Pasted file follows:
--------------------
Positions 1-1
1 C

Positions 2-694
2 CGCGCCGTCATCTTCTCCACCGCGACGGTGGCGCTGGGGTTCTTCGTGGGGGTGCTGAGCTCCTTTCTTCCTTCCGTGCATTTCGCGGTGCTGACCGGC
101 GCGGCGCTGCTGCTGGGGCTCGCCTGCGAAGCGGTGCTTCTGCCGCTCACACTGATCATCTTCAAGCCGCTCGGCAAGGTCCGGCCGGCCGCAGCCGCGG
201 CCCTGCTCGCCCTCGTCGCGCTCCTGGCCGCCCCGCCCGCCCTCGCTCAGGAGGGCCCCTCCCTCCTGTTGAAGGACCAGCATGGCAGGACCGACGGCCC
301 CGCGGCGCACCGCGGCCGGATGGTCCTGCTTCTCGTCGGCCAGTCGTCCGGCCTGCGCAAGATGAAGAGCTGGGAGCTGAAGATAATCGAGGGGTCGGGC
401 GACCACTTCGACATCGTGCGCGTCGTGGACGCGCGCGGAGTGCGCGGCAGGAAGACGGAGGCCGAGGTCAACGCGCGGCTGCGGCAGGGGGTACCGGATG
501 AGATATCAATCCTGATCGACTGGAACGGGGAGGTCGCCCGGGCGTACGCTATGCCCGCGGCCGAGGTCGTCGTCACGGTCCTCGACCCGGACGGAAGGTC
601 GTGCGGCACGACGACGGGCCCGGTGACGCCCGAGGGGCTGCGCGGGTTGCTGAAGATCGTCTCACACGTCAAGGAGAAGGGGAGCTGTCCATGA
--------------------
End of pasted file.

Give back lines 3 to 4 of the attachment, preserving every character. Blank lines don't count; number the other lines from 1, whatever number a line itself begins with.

Positions 2-694
2 CGCGCCGTCATCTTCTCCACCGCGACGGTGGCGCTGGGGTTCTTCGTGGGGGTGCTGAGCTCCTTTCTTCCTTCCGTGCATTTCGCGGTGCTGACCGGC